The incidence of PN, however, is relatively low with lenalidomide,[26] suggesting that PN is not necessarily a class effect of immunomodulatory agents. In phase II trials of lenalidomide in patients with R/R MM, PN occurred in up to 10% of patients.[29,30] The incidence of grade 3/4 PN was similar in phase III trials, occurring in < 10% of patients with R/R MM receiving lenalidomide + dexamethasone.[4,5]

Bortezomib. PN is frequently reported with bortezomib therapy.[6,26] In a pooled analysis of 256 patients with R/R MM enrolled in the phase II SUMMIT and CREST trials of bortezomib, treatment-emergent PN occurred in 35% of patients overall, including 13% with grade 3 PN and 0.4% with grade 4 PN.[31] Dose reductions were necessary in 12% of patients, and 5% of patients discontinued therapy because of PN.[31] The clinical profile of bortezomib-induced PN includes neuropathic pain, mainly in the fingertips and toes, which may severely affect normal daily activities.[26,27] The risk of PN reaches a plateau by cycle 5, suggesting a dose threshold rather than a cumulative dose effect.[26,27] It improves or resolves in most patients at a median of 3 months after treatment is discontinued, but it has been reported that resolution can take as long as 2 years after treatment discontinuation.[27] Recent reports have indicated reduction in neuropathy with once-weekly dosing schedules and with subcutaneous administration.[32-34] Grade 1–3 bortezomib-induced motor neuropathy (involving distal weakness in the lower limbs) affects approximately 10% of patients.[26] Isolated cases of life-threatening grade 4 motor neurotoxicity have also been reported.[35]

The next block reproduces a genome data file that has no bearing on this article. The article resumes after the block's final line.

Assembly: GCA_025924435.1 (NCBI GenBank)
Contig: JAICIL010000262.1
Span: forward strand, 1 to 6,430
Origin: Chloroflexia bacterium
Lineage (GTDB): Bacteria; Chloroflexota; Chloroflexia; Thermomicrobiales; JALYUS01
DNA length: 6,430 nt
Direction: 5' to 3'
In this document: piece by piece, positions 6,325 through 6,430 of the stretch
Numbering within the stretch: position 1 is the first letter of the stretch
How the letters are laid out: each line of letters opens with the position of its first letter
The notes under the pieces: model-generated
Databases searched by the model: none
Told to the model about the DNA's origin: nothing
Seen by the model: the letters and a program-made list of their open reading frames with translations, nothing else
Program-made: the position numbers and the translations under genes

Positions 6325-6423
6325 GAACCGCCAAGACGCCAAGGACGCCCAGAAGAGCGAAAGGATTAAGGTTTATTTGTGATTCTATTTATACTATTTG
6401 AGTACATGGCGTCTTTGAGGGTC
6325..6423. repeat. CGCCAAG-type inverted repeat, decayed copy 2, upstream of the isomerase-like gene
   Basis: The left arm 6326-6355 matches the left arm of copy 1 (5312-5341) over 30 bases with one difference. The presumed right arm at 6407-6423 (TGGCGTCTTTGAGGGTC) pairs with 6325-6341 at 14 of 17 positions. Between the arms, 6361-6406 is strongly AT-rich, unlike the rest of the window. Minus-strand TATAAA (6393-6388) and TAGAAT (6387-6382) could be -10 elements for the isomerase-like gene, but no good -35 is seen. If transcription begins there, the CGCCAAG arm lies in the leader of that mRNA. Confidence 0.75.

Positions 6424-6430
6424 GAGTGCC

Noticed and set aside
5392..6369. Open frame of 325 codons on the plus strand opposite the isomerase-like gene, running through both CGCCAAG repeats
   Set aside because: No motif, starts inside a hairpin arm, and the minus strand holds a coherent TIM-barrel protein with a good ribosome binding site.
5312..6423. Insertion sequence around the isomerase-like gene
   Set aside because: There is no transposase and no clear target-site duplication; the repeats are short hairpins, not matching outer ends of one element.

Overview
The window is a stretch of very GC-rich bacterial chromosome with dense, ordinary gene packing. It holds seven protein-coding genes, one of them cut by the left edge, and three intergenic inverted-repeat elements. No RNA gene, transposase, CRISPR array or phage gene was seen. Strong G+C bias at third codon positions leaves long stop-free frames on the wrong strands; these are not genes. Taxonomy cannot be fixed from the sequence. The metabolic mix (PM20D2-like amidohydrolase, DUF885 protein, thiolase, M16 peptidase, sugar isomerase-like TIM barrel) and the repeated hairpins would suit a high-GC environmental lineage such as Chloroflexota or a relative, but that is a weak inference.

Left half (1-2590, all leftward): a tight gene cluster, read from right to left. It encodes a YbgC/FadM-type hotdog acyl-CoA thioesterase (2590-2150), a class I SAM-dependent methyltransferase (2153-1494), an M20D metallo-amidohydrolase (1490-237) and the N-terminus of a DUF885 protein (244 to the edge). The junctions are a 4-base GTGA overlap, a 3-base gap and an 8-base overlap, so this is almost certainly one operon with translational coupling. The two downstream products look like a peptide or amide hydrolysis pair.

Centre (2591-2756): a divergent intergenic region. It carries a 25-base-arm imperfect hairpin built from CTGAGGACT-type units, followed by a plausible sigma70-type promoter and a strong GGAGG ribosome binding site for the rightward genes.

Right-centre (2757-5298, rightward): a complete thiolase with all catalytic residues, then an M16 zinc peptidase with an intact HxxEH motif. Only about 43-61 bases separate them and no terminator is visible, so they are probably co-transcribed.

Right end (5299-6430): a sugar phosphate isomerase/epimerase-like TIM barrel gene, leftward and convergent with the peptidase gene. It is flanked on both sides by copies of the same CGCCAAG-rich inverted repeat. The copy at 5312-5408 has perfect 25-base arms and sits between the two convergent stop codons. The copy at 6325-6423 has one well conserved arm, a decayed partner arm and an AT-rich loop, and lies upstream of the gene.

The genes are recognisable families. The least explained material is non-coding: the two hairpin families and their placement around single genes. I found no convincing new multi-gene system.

The true incidence of bortezomib-induced autonomic neuropathy is not known. The fact that both constipation and diarrhea are associated with bortezomib in clinical trials may be relevant.[36] In a phase II study in patients with metastatic neuroendocrine tumors receiving a higher dose of bortezomib than the currently approved dose for MM, 6 of 10 patients with PN also had symptoms such as grade 2/3 dizziness, orthostatic hypotension, syncope, ileus, and abdominal cramps.[37] Pooled data from the phase II SUMMIT and CREST studies of bortezomib in patients with R/R MM revealed orthostatic hypotension in 12% of bortezomib-treated patients (grade 3 in 4% of patients).[26]